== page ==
Letter to the Editor – In response to “It’s not about Milo Yiannopoulos, it’s about us”

In Editorials, Opinion
A photo of Langsdorf hall

Kudos to Frederic Aboujaoude for his editorial piece last week regarding the Halloween speech of Milo Yiannopoulos at California State University, Fullerton (“It’s not about Milo Yiannopoulos, it’s about us”).

His articulate, humorous response to this event exposed the hypocrisy of many liberals who excessively rely on passions rather than reasoning in their arguments.

In authoritarian regimes, the governing elites have a monopoly on free speech, and they control the daily narratives via the arbitrary rule of law. By contrast, in a pluralist democracy, everyone has the inherent right to voice their opinions in a variety of forums.   

However, this basic liberty has been lost on many “progressives” who believe that only their version of reality is acceptable. Anyone who expresses views that are different are often labeled as bigoted, fascist, racist or unenlightened without any facts to back up these allegations.

This is the standard strategy right out of Saul Alinsky’s playbook. You find an opponent, demonize them, isolate them and then act as if you are the victim when all along you are the aggressor. In this upside down, Orwellian world, the left’s mantra of diversity and inclusiveness actually translates into uniformity or Groupthink due to a lack of intellectual diversity. They adhere to the code of “Free speech for me, but not for thee.”

By contrast, most conservatives appeal to evidence and reasoning when arguing their positions. The tea party was a disciplined organization that demonstrated and held rallies, but they didn’t try to silence liberals and they picked up their own trash. On the other hand, groups such as antifa and the occupy movement disrupt commerce and incite violence. Anarchy and chaos have been their modus operandi.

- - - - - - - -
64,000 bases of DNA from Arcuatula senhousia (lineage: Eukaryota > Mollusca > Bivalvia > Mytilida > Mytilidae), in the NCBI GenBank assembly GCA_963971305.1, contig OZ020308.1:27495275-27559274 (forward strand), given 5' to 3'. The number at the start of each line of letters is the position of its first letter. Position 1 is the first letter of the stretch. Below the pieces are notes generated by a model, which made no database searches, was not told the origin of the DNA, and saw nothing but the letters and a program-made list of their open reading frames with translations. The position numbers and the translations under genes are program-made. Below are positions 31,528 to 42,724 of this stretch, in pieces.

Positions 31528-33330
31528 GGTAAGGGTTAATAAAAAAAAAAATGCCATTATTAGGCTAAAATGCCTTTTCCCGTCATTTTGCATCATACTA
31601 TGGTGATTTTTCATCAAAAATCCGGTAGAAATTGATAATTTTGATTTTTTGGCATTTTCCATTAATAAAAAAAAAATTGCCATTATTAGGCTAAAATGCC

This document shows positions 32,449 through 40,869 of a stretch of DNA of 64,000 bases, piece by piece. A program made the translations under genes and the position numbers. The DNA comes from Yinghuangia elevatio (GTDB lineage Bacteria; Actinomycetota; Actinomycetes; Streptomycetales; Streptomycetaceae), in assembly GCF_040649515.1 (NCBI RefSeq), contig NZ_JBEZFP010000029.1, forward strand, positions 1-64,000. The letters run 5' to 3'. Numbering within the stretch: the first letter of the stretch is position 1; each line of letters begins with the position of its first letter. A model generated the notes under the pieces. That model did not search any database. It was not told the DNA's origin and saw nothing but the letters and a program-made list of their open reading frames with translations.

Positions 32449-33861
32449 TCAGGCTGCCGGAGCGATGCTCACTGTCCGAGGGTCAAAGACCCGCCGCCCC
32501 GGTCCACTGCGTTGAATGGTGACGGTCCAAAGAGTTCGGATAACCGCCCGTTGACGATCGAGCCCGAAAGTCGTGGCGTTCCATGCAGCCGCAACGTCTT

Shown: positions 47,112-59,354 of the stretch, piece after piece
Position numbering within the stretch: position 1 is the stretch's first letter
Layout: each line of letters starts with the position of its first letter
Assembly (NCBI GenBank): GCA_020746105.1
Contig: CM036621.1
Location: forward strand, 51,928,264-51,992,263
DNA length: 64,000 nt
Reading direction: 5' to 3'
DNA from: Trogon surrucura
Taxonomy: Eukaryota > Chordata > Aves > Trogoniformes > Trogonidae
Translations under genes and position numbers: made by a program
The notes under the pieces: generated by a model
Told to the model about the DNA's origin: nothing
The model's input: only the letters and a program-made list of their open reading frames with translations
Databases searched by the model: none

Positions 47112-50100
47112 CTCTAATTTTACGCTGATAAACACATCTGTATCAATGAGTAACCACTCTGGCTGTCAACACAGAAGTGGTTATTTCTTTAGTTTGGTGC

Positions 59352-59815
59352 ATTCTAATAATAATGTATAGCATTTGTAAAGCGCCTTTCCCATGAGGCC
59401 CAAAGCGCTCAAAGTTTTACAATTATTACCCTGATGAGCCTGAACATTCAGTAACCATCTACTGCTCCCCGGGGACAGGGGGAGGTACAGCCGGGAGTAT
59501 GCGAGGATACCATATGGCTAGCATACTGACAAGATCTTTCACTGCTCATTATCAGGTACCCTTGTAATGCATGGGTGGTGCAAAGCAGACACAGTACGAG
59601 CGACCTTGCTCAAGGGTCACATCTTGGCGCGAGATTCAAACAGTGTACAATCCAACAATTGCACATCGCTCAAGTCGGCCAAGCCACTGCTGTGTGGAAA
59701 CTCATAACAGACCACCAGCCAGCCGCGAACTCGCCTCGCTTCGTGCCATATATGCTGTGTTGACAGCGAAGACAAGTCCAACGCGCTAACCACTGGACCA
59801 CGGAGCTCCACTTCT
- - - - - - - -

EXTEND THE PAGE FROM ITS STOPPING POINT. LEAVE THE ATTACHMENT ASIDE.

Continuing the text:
For years, liberals have dominated the academy, Hollywood and the established media. Consequently, in recent years, conservatives have been eager to catch up and generate some influence in these institutions. Making inroads has been very challenging because they have been stymied at every turn.

For example, it has been difficult for accomplished conservatives such as Ayaan  Hirsi Ali, Ann Coulter, Dinesh D’Souza, Pamela Geller, Condoleezza Rice, Ben Shapiro, and many others to deliver addresses on college campuses without being shouted  down. Some have been banned from some universities that are taxpayer funded.

While it might be part of human nature to want others to agree with our views  most of the time, that’s not the reality on the ground. In the larger world, ideas and opinions often clash, and you have to accept it. In the workplace, immature prima donnas who think that everyone will accept their views will be in for a rude awakening. Unlike many of our colleges, the real world doesn’t coddle hypersensitive individuals.

In her letter to the editor, Amelia Nixon wondered why the education of students was disrupted by the security surrounding the Yiannopoulos speech. There were plenty of law enforcement personnel maintaining order, because too many liberals can’t seem to control themselves when they are faced with someone who disagrees with them. They lack the discipline to practice responsible liberty and the rule of law.

There is a solution to this dilemma. Instead of going ballistic when someone runs counter to your worldview, listen, reflect and prepare yourself for a dialogue that balances emotion with logic. Always remember that our own views can evolve over time due to experience, observation and research. Wars aren’t started by the  vigorous exchange of ideas; Rather, they are ignited when one side is convinced that they possess the only truth and anyone who deviates from it is evil.

The goals of higher education are to develop character, enhance critical thinking skills, provide new knowledge and prepare students for the larger society. These students should be exposed to healthy debates and experiences that broaden their horizons. A crucial skill that comes in handy is the ability to agree to disagree.

Christian Milord

CSUF alumnus

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